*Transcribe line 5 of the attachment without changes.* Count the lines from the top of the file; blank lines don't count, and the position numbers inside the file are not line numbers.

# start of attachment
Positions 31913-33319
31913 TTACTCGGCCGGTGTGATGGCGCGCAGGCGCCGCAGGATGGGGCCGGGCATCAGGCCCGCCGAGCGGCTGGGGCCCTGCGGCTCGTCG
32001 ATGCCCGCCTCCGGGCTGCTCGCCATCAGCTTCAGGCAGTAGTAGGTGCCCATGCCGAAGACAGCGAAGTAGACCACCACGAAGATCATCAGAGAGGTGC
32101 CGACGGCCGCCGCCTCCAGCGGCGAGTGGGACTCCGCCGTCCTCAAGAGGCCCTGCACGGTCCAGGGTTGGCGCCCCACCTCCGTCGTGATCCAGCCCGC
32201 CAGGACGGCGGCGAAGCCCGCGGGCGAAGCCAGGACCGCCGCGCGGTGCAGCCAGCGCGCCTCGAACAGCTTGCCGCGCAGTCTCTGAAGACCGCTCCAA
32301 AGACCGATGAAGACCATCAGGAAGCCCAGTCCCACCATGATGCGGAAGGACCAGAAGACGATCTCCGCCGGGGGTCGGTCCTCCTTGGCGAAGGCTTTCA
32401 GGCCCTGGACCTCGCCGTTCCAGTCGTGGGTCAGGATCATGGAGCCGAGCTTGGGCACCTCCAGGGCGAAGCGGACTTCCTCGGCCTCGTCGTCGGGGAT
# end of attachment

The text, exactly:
32201 CAGGACGGCGGCGAAGCCCGCGGGCGAAGCCAGGACCGCCGCGCGGTGCAGCCAGCGCGCCTCGAACAGCTTGCCGCGCAGTCTCTGAAGACCGCTCCAA